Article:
Stroke Physicians often emphasize the importance of stroke prevention, as this is the best way to deal with the pain and suffering that even a single stroke can bring to a person and his or her family. Yet, although stroke is the third leading cause of death in the United States, only a small percentage of Americans is able to name even a few of the diseases and unhealthy habits that can increase a person's risk of having a stroke.
Find Out if You Suffer From High Blood Pressure
High blood pressure is a potent risk factor for stroke, but it almost never produces detectable symptoms. In fact, for some unfortunate people, the first symptom of high blood pressure is a stroke. Don't let this happen to you.
Find Out if You Have Diabetes
Like high blood pressure, diabetes does not cause obvious symptoms until it is in its advanced stages. In fact, it is estimated that most people with diabetes have had the disease several years before they are diagnosed.
If you have not done so recently, go to a doctor and get your blood sugar checked. This is especially important if you are overweight or if other people in your family have diabetes.
If you have a family history of stroke or any other stroke risk factors, such as high blood pressure or elevated cholesterol, quitting smoking can significantly reduce your strike risk. Of course, this is also the case if you do not have any other risk factors for stroke, as smoking is often the only identifiable risk factor in people who have suffered one.
Lose Weight and Exercise
If you are overweight, losing a few pounds is an excellent way to minimize your stroke risk. Eating less and eating healthy is the most effective way to accomplish this, especially when combined with physical activity. Even a brisk walk for half an hour or so per day can help you lo9se weight and decrease your chances of ever suffering a stroke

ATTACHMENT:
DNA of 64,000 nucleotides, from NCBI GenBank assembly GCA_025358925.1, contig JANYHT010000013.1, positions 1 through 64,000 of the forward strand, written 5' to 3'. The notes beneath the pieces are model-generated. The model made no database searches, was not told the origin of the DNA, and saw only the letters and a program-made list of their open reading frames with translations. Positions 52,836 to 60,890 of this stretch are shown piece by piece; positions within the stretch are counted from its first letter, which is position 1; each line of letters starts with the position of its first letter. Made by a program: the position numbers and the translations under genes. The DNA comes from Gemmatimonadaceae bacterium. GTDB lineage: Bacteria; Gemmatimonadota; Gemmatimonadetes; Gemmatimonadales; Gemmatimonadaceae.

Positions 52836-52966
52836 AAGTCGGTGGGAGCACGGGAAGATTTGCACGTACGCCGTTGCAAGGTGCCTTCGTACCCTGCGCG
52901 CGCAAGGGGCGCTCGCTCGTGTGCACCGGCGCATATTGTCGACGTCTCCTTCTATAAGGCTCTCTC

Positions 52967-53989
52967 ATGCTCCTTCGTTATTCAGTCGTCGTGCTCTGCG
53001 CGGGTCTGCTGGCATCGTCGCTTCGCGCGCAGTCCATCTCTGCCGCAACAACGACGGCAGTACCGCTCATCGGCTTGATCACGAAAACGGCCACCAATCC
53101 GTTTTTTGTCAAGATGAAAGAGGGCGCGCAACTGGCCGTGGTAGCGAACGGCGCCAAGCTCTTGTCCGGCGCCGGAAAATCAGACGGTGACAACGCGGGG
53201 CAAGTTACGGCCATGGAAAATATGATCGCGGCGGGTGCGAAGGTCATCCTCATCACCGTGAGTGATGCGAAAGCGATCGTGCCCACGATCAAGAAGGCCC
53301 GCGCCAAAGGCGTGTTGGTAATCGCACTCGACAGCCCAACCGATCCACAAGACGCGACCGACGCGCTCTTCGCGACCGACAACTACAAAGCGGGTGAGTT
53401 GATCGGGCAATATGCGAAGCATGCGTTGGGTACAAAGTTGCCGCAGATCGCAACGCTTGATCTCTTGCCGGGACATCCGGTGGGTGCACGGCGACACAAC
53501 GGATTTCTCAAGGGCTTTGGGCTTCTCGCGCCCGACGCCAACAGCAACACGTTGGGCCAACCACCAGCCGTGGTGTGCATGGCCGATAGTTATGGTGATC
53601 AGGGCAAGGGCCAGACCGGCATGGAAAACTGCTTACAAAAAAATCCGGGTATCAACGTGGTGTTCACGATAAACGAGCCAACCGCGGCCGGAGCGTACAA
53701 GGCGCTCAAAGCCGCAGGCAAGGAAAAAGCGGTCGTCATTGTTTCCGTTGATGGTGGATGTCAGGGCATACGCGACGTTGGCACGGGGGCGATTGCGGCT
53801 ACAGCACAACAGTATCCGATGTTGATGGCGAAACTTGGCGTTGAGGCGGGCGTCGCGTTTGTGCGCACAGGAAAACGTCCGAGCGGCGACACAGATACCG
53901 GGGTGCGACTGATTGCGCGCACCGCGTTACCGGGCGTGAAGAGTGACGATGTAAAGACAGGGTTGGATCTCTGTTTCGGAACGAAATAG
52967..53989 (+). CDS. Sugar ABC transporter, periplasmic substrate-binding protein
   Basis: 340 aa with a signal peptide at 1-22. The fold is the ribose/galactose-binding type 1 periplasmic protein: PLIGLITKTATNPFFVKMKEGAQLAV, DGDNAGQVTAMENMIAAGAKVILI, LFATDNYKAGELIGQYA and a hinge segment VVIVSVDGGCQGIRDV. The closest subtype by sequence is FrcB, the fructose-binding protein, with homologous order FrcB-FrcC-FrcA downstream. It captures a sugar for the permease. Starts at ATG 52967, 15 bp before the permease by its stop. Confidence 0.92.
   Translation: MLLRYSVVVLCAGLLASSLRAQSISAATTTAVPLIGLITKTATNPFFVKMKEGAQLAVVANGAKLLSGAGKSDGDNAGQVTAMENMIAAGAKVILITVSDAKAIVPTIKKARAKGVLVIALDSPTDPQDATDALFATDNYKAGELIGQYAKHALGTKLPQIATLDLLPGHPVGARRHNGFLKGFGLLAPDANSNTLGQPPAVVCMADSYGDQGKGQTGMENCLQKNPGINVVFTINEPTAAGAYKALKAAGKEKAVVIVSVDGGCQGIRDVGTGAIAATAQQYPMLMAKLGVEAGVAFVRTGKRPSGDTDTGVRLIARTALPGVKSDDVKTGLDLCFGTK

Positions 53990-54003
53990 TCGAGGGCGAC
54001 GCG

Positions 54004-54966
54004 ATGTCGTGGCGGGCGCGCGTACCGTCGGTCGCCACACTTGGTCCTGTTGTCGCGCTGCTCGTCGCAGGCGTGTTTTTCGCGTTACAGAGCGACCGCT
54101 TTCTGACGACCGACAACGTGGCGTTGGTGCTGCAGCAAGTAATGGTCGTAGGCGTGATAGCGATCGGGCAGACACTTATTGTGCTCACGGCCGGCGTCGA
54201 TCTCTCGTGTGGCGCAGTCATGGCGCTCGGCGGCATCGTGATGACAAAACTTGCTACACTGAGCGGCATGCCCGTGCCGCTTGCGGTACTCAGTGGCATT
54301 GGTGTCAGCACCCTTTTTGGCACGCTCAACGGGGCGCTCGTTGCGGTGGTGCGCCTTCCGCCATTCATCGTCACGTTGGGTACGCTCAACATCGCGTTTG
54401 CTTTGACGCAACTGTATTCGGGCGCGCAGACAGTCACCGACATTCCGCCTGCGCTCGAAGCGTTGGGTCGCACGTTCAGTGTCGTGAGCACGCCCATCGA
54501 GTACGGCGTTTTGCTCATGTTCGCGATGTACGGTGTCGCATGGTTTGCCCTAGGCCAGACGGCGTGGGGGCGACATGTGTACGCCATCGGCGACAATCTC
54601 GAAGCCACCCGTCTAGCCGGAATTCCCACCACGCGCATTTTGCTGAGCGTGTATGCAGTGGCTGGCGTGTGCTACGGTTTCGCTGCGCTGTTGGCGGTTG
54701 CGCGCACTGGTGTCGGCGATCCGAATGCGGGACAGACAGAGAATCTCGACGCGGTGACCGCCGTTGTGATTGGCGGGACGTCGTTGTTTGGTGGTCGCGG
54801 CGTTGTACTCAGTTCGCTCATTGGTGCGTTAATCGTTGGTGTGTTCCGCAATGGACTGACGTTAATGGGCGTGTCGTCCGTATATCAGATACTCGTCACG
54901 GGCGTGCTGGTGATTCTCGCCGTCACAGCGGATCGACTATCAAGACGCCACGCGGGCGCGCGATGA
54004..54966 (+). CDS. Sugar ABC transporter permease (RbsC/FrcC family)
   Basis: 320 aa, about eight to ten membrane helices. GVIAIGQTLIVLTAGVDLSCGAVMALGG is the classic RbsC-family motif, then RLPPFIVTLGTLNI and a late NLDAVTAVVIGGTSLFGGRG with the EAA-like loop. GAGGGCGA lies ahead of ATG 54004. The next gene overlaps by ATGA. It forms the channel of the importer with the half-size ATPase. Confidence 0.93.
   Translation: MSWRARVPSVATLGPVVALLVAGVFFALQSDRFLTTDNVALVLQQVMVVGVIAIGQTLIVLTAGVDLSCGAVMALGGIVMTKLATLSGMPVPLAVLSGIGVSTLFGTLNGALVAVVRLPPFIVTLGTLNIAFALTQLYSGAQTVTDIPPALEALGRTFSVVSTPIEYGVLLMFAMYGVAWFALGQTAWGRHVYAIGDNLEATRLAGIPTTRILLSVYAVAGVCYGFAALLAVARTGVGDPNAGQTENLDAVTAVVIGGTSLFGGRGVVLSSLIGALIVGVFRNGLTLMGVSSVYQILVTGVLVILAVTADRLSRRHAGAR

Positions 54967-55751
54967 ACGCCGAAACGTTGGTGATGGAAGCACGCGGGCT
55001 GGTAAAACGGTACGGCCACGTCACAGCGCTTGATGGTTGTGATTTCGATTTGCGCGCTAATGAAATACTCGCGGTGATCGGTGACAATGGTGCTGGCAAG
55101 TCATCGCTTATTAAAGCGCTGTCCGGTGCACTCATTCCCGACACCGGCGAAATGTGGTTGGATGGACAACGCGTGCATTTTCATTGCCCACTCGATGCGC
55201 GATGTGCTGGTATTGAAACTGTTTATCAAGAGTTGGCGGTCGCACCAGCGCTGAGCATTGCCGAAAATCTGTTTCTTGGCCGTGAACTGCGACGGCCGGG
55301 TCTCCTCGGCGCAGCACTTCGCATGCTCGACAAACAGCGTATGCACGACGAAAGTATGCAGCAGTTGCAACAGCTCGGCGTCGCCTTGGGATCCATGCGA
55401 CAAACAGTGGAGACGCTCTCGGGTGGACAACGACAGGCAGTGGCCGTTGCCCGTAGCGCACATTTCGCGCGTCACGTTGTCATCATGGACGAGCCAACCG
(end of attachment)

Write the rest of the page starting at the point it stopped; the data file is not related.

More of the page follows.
Know and Understand Your Cholesterol Levels
Low density lipoprotein (LDL) is the bad kind of cholesterol and a reliable marker of heart disease and stroke.
Your "normal" LDL level will depend on your overall health and predisposition to heart disease. For example, if you are a healthy individual with little or no predisposition for heart disease, your LDL cholesterol should be less than 160. But if you have 2 of the risk factors mentioned above, then that level is 120. For people with more than 2 risk factors, the normal LDL level is 100.
Eat a Healthy Diet
Eating a healthy diet is probably the most effective way of keeping a low stroke risk, because it can protect you from developing high blood pressure, diabetes, high cholesterol, obesity, and more. What does "eating healthy" really mean? Eat small portions, eating more than the body requires forces your metabolism to store the extra calories and increases your body weight. Eat salt in moderation. Salt makes the body retain fluid, which in turn increases your blood pressure. Try to eliminate sources of excessive salt from your diet, such as canned foods or soy sauce. Make unhealthy meals the exception, not the rule. Keep your urges for fried foods and other delicious, but not-so-healthy dishes under control, and maintain a healthy diet otherwise. Make fast food, if you crave it, an only occasional splurge. If you drink, do so in moderation.
There are multiple options in the treatment of this condition using vitamins, minerals and herbal supplements. I have listed them below in order of clinical importance. I have used these in clinical practice and have found their use to be very effective in the management of this condition. The supplements listed here are for "informational purposes" only. You should consult with a qualified health care provider for proper diagnosis and treatment of any health condition. You may also consult with me at www.HealthyLifeDoctors.com.